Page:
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-   -   How to make Alt+Ctrl+DEL work in linux (http://www.linuxquestions.org/questions/linux-general-1/how-to-make-alt-ctrl-del-work-in-linux-215688/)

Boffy 08-10-2004 04:24 AM

How to make Alt+Ctrl+DEL work in linux
 
I would like to be able to use those keys to make the KDE process manager appear. Even better would be if I could get it to open as root.


Boffy

rjlee 08-10-2004 06:11 AM

At least on a PC architecture, Ctrl+Alt+Delete sends a software interrupt to the init process, which processes it as per the ctrlaltdel entry in the /etc/inittab file.

In the /etc/inittab file, you may have a line looking something like this:
Code:

# What to do when CTRL-ALT-DEL is pressed.
ca:12345:ctrlaltdel:/sbin/shutdown -t1 -a -h now

If so, modify it like below. If not, add a new one like below:
Code:

ca:12345:ctrlaltdel:/etc/onctrlaltdel
Now create a script file, and save it as /etc/onctrlaltdel. The file should read something like:
Code:

#!/bin/bash
DISPLAY=:0.0 /opt/kde3/bin/kdeprocman

I don't know what the KDE process manager is called or where it resides on your particular system; you may need to change the /opt/kde3/bin/kdeprocman bit (“echo $KDEDIR” might tell you where to start looking).

Mark your script as executable:
Code:

chmod a+rx /etc/onctrlaltdel
. It should now run (as root) every time you press Ctrl+Alt+Del.

Btw, the DISPLAY=:0.0 bit just sets up an environment variable ($DISPLAY) that tells the program which X-windows display to open on.

I hope that's of some help,

— Robert J. Lee

theYinYeti 08-10-2004 06:49 AM

Right. This is the way to do it if you type CtrlAltDel from a console window. But then in your script, you may want to check if X is running on display :0 (see lock files in /tmp), and if not, run
startx /path/to/kdeprocman -- :0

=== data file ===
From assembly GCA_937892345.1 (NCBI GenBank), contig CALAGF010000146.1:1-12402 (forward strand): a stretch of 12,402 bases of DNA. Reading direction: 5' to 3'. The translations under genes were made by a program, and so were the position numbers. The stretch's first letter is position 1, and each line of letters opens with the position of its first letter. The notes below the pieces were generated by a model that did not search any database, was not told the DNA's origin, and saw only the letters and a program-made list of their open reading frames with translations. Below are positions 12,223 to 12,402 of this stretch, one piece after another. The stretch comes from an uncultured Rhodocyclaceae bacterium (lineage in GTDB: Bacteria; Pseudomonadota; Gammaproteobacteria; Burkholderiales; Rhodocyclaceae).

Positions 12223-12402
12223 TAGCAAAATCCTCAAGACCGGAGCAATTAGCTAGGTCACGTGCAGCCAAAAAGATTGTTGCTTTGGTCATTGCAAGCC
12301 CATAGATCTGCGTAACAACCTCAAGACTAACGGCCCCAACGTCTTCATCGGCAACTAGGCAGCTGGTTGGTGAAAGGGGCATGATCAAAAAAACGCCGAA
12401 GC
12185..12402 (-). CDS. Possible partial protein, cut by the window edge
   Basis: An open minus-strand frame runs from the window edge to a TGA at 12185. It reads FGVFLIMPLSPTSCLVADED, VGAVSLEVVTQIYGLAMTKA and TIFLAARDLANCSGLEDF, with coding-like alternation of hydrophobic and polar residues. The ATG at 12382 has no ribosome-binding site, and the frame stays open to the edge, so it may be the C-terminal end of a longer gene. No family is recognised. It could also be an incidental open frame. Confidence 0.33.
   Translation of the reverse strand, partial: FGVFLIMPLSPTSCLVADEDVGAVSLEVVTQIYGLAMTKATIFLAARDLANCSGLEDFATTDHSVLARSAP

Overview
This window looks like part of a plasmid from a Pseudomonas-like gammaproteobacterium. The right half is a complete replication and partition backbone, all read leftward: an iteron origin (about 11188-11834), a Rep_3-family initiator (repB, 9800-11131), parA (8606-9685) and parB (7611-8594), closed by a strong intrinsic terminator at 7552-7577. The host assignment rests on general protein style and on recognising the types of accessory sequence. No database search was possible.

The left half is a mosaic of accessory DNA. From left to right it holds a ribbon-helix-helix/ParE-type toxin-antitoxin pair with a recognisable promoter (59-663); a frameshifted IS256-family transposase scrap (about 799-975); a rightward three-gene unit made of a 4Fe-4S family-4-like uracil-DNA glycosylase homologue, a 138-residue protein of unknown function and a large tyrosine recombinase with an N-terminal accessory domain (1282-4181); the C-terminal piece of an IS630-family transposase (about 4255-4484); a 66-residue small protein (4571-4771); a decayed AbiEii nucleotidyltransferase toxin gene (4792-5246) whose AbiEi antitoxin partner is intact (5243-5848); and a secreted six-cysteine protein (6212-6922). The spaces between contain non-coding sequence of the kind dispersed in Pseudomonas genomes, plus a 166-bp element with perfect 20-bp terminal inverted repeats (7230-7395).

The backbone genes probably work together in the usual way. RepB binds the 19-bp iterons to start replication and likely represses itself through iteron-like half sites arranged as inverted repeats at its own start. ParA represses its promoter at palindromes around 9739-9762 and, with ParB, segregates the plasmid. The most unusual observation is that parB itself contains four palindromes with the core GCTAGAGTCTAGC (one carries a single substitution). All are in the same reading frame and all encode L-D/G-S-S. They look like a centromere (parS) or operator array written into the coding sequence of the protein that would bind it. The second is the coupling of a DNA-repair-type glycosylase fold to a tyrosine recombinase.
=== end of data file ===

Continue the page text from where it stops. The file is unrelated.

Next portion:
instead.

If you type CtrlAltDel while in X, chances are that nothing will happen, because then X receives all key strokes. If that's your case, then you'll have to install a utility to grab keys, such as xbindkeys, and configure it to launch "sudo /etc/yourcommand" on CtrlAltDel. Of course, you'll have to also install sudo, and configure it to allow this command for everyone on local machine without asking for a password.

Yves.

make 08-10-2004 01:38 PM

If you're using KDE, just go to the Control Center and change the keyboard shortcuts. You can set Ctrl+Alt+Del to whatever you want. I've set it to XKill (Kill A Window), so that I can just click the frozen program window to kill it. Much, much more useful and faster than the "Windows way" of opening the Task Manager.

Boffy 08-10-2004 03:45 PM

ctrl+alt+esc does the xkill thing by default, i need the task manager for hideen processes but thanks for the help.

jackassjim 08-14-2004 09:59 PM

just type ctrl+esc you'll get the process manager ctrl+alt+esc gives you a skull and bone to kill any open window

cryptwizard 08-15-2004 06:32 AM

cool, thanks
i also know about ctrl+esc and ctrl+f1 seems to do the same, but i didnt know ctrl+alt+esc


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